It is no secret that some food manufactures stretch the truth about how healthy their products are but are they really as bad and some people claim?
Health/nutrition professionals refer products that are perceived to be healthier than they are, as a “health halo”. “Health Halo” are products that do not have the evidence to back up their health claims. This results in misleading shoppers. These products do have the required government labeling, that is not in question. The problem stems from the product making false promises and presenting misleading labels.
CBC Marketplace investigated five popular “healthy” products. Here is what they found and what lessons we should take away from it.
Vector by Kellogg’s:
One of the most misleading labels is the “high protein” claim on the box of Vector meal replacement cereal. The claim is that it contains 13 grams of protein but in reality, according the nutritional information on the side of the box, one serving only has 5.7g of protein. Consumers will only get the full 13 grams when they add 200 ml of skim milk. This means that the majority of protein comes from the milk not the Vector product. It is written (in small font) the actual nutritional values when 200 ml of skim milk is added. How do they get away with this misleading communications? The product is listed as a meal replacement, not a cereal, so the labelling rules are different and allows for this.
Garden Veggies Straws by Sensible Portions:
The claim on the company’s website about this product says that it is a better snack for you because of the “garden grown potatoes, ripe vegetables, and no artificial flavours”. However, the product is mostly potato starch, potato flour, cornstarch, tomato paste, spinach powder, and cane sugar. In fact, this product is more highly processed than potato chips and has little nutritional value.
Mixed Fruit Snacks by Welch:
Large lettering on the box claims that “Fruit is our first ingredient” and that it is “made with real fruit”. When looking at the ingredients list however, it shows that the product is mostly fruit puree. Unfortunately, this means that the fruit has gone through processing that removes most of what makes it healthy. To your body this is nothing more than candy given it is 10 grams of sugar per serving. There is some small text on the side of the box that indicates, “This product is not intended to replace real fruit”. Real fruit provides a good source of fibre, vitamin C, and potassium. The nutritional information on the packaging admits this product is not a significant source of fibre, vitamin A, or Vitamin C.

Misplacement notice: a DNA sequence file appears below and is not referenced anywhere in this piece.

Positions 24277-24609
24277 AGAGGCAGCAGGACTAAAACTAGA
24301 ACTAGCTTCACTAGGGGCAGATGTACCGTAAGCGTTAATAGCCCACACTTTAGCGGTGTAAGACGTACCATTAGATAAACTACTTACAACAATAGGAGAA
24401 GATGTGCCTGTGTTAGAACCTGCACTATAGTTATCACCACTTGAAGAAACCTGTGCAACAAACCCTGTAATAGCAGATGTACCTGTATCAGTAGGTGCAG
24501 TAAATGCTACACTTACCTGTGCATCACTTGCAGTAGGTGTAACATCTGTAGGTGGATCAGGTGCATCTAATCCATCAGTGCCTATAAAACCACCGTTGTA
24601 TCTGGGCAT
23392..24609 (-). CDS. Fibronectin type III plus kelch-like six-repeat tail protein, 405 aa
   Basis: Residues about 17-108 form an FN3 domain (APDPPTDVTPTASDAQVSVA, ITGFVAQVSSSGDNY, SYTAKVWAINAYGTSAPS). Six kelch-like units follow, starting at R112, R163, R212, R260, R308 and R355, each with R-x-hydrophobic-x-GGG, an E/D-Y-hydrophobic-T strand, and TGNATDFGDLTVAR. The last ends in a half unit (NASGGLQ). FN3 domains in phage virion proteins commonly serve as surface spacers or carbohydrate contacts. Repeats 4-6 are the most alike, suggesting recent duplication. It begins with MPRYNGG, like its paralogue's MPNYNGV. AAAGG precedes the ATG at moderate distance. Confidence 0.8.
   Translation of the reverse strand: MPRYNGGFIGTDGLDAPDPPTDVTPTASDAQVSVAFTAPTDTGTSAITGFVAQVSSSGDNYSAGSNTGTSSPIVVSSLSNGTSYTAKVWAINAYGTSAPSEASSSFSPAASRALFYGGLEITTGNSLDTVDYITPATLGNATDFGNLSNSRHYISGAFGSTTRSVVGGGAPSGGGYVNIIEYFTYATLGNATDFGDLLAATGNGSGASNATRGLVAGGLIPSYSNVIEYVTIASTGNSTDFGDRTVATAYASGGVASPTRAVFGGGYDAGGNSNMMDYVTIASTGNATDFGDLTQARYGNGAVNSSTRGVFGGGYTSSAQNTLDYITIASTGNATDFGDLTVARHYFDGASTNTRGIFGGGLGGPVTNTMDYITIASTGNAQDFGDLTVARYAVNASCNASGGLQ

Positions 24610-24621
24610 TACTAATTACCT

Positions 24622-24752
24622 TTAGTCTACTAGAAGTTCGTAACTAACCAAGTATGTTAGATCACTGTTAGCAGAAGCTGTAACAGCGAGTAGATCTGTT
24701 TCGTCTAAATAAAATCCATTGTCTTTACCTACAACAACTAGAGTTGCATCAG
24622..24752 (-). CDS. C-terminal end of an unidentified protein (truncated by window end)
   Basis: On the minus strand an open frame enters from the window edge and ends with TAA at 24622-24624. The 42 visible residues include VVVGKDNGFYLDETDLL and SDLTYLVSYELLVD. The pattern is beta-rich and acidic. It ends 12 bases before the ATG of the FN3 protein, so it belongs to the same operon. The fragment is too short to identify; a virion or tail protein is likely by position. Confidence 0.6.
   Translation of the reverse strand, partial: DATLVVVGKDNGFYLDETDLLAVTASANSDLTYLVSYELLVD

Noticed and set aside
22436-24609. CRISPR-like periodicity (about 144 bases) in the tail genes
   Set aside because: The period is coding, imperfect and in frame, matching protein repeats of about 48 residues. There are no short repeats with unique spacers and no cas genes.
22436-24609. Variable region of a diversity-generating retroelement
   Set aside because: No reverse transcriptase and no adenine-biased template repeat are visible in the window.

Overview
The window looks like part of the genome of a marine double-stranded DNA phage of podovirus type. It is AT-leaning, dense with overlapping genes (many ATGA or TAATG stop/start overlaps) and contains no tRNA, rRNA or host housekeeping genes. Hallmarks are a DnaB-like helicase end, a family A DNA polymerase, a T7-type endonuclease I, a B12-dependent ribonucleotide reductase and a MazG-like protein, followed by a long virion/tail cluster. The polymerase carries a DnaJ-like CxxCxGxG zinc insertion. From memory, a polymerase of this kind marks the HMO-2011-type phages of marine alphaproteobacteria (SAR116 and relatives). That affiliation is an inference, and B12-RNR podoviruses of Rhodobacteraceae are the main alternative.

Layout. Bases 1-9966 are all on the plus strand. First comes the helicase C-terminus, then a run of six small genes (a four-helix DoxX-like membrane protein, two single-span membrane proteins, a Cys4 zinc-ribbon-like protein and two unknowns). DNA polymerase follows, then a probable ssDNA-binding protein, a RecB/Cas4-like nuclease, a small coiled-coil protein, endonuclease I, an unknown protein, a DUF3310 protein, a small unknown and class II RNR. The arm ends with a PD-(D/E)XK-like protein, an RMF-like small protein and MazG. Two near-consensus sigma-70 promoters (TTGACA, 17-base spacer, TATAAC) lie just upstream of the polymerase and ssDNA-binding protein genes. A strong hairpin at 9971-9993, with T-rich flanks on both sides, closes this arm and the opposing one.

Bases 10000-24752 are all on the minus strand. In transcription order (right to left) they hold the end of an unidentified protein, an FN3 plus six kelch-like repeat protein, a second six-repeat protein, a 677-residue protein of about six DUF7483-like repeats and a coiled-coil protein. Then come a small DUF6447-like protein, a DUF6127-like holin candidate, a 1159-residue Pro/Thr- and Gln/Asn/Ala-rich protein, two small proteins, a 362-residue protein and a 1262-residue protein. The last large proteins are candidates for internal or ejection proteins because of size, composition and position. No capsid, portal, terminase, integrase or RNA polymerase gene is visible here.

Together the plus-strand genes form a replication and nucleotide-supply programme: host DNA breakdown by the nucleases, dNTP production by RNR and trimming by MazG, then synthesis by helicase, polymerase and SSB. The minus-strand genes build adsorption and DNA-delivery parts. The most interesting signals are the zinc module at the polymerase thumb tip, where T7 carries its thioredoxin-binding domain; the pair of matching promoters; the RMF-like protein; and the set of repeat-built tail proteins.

Blue Goodness Beverage by Bolthouse:
The label on the Blue Goodness beverage highlights the blueberry and blackberries that the product is based on. Blueberries and blackberries are high in antioxidants and fibre and therefore very good for you. However, this product is nothing more than a sugary drink. The top two ingredients are apple juice from concentrate and banana puree. Further, down the list you will find blueberry, black currant, and blackberry juice from concentrate listed. The bottle also claims that 250 ml provides 21% of the daily requirement of fibre. However, the fibre is not coming from the berries (remember they only use the concentrated juice) it is coming from a chicory root fibre supplement called inulin. This drink has a huge amount of sugar in it. Almost 7 teaspoons of sugar to be exact which is 27 grams of sugar. Bolthouse has claimed that the label will be changed for next year and the reason for using juice from concentrate was to keep the costs down.
Chocolatey Fudge Brownie by Fibre 1:
Fibre 1 packaging claims that each brownie provides 5 grams of fibre or 20% of your daily requirement. Once again, much of the fibre comes from the chicory root supplement (inulin) which can be hard to digest especially if you suffer from GI issues. In the company’s response to CBC’s report, they added that some of the fibre also comes from cane sugar.
Although it is clear that regulations regarding packaging and nutrition claims needs to be reviewed and revised, there are things that consumers can do to be more aware of what they are truly eating.
- Be aware that the front of the packaging is designed to draw you in and buy the product. Brands will use the latest trends on healthy eating to persuade consumers to buy their product.
- Read the ingredients and nutritional values. Ingredient are listed according to the amount used from most to least.
- Look for any additives or suppleness its that may cause digestive or allergy problems